I was born in 1975 and started reading car magazines in the early 1980s. The specs and details of the original Audi Quattro, Ferrari 288 GTO, and Porsche 959 are forever etched into my brain. Later, I dreamed of owning a Lancia Delta Integrale, a BMW M3, and a Mercedes-Benz 190E 2.3-16. All of these automobiles have one thing in common; they only exist due to motorsports and homologation.
In the rallying’s Group B era (1983-1986), a manufacturer was only required to homologate 200 roadgoing examples of its competition car to be eligible for the series. This made for some pretty crazy street-legal automobiles. Crazy fantastic. Who doesn’t want an MG Metro developed by Williams Grand Prix Engineering? The F1 specialists stuffed a 3.0-liter V-6 in the back of the economy car and fitted all-wheel drive. The Metro 6R4 only weighed about 2300 pounds, and the rally cars developed more than 400 hp.
The German Touring Car Championship (DTM) also gave enthusiasts some seriously special automobiles. The series featured homologated production cars from Ford, BMW, Mercedes, and others. Audi joined the party in 1990 with its larger, all-wheel-drive V-8 sedan. It was brilliant racing, and fans could easily identify with the cars that were jumping curbs and oversteering inches apart.
Today, DTM is a bit like NASCAR. It’s not that modern DTM lacks action on the track—it’s actually pretty good racing. It’s that you can’t buy a special, motorsports-derived road version of a DTM car. All the new DTM cars use nearly identical V-8 engines, restricted to 470 hp, and they aren’t production based — they’re silhouette cars. In the glory days of DTM, you could watch a 190E 2.3-16 win a race on Sunday and walk into your Benz dealer on Monday to buy a similar road car. You rarely find automobiles like that in dealership showrooms anymore. A shame.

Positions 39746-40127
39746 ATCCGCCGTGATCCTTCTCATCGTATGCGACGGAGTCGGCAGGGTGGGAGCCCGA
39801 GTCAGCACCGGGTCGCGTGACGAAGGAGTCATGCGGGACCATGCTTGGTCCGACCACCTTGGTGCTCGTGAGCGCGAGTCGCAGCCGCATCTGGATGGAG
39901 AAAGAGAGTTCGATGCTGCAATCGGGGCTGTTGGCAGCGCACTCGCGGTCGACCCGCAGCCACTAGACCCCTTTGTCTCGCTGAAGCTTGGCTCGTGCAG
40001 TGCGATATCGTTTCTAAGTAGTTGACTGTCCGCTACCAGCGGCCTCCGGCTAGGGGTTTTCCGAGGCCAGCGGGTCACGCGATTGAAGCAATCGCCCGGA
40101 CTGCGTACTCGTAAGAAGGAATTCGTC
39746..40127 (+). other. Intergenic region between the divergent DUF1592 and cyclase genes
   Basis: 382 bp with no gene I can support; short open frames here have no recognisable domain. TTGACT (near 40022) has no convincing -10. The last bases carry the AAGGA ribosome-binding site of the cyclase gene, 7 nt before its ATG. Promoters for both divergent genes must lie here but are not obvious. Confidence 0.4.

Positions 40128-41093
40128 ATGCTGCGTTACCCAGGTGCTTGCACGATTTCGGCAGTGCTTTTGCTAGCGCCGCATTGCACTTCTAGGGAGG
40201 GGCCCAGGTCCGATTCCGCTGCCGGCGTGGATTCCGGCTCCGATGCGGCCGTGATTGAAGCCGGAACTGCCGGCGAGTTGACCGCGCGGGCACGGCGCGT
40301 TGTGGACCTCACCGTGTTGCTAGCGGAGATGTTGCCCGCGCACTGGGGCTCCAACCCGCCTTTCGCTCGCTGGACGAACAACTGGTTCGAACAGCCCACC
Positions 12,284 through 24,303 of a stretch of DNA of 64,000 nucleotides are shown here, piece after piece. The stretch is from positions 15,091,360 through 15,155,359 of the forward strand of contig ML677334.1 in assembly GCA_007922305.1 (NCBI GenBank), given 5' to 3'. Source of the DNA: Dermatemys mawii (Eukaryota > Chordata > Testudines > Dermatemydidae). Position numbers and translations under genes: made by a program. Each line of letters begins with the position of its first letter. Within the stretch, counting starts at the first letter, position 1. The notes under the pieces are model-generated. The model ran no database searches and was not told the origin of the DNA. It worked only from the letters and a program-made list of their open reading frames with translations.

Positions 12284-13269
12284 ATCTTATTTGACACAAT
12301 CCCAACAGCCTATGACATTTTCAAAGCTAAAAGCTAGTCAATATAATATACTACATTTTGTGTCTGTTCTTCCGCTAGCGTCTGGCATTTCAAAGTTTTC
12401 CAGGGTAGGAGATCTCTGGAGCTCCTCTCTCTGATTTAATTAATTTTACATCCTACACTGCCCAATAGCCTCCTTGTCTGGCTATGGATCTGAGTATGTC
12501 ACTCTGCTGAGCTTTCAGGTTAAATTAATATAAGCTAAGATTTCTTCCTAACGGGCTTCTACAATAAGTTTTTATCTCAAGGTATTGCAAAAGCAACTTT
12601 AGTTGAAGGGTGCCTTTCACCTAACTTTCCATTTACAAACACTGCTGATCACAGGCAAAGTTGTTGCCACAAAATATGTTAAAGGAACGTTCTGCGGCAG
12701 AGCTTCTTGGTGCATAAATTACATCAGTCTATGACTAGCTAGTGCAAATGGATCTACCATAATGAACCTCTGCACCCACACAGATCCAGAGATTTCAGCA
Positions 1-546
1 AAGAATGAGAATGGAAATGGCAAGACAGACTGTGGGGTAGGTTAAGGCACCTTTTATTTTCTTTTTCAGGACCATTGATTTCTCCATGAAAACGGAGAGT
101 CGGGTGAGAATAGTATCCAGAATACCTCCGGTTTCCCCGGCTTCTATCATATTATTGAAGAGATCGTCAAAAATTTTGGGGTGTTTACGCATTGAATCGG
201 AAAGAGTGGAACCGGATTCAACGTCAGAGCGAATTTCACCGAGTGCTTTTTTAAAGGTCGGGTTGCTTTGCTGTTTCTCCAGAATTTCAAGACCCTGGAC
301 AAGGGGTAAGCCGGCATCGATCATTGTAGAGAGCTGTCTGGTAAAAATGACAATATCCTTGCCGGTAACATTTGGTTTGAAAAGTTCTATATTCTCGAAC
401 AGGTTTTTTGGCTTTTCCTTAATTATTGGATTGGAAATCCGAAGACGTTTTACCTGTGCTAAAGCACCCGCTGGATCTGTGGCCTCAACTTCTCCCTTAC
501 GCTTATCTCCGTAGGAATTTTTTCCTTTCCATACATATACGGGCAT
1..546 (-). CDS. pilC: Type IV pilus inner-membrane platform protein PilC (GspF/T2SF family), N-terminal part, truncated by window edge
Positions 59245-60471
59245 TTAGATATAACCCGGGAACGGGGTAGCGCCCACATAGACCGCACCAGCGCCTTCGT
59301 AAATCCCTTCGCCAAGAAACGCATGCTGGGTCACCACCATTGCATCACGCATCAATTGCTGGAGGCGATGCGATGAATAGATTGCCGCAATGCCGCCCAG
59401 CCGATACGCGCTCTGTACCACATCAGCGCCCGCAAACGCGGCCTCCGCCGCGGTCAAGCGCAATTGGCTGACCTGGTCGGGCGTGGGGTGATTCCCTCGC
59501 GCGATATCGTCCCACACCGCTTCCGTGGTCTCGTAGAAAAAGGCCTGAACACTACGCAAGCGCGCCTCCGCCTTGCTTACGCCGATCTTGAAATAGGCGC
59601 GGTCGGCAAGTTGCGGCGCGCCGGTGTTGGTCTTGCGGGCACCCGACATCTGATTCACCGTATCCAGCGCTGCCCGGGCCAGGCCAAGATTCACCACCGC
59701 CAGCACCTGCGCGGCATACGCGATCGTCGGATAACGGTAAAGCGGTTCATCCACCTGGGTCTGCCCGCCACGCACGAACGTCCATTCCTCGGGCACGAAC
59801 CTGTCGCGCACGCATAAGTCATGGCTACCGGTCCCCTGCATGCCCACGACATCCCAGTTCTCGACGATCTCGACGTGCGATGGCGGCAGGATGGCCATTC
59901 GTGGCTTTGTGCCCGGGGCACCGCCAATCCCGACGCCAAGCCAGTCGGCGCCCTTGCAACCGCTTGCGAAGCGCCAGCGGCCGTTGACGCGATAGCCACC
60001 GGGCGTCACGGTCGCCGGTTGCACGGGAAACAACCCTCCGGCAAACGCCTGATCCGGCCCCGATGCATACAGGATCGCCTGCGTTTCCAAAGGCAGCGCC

Still, once in a while we — well, some markets — get a splash of hope. In 1999, BMW came very close. It had planned to build ten E46 M3 GTR examples for public (but not U.S.) roads. BMW needed a race car to compete against the Porsche 911, whose 3.6-liter flat six trumped the M3’s 3.2-liter inline-six on the track. The M3 GTR was to cost a quarter of a million euros (about $350,000, with today’s exchange rate) and featured a motorsports-developed 4.0-liter V-8 — nearly eight years before the V-8-powered E92 M3 was revealed. In the end, only three road cars were actually built and none were sold to the public because of changes in regulations.
More recently, BMW pleased enthusiasts with an affordable homologation special, the E90 320si sedan. BMW produced 2600 of them to meet FIA World Touring Car Championship (WTCC) rules. None were available to U.S. buyers. The 400 offered in the United Kingdom quickly sold out, thanks in part to a base price that made it £400 (about $650) cheaper than the garden variety 320i M Sport. The 320si featured a 2.0-liter inline-four that revved to 7300 rpm. The engines were hand-built in the UK alongside BMW-Sauber Formula 1 engines. BMW also swapped out the variable Valvetronic components for traditional valve gear, fitted a carbon-fiber valve cover, upgraded the brakes, and fitted a shorter final drive ratio. It wasn’t wicked quick or fast. It could do 0 to 60 mph in just under eight seconds, and it topped out at 140 mph. But the four-door sedan handled great, had a characterful engine, and looked special on its unique 18-inch wheels. I’ve been searching eBay UK for used examples.
Rewinding back to the days when I studied the horsepower of the 2.8-liter, twin-turbo flat six in the 959 (444 hp, in case you wondered) or the setup of the center and rear locking differentials on the original Audi Quattro, I think about the cars I wish had homologation specials today. How about the Cadillac ATS sedan? I’m thinking Sport Quattro-like fender flares and a 500-hp version of the twin-turbo V-6 from the CTS, complete with blow-off valves that pop like a Run DMC song. Maybe Hyundai could stuff its 5.0-liter Tau V-8 in the back of an Elantra GT? That would be a bit more exciting than its European i20 hatchback that’s presently running in the FIA World Rally Championship. It would also be the perfect modern Metro 6R4. I’d like to see 200 examples of the Ferrari 458 Speciale built with crank windows, a dogleg five-speed gated shifter (complete with a crunchy second-gear syncro when cold), and Veglia analog gauges. Maranello wouldn’t sell a single one due to Ferrari’s paddle-shift-loving client base, but my son would memorize the specs and dream of driving one some day. And that’s exactly the point.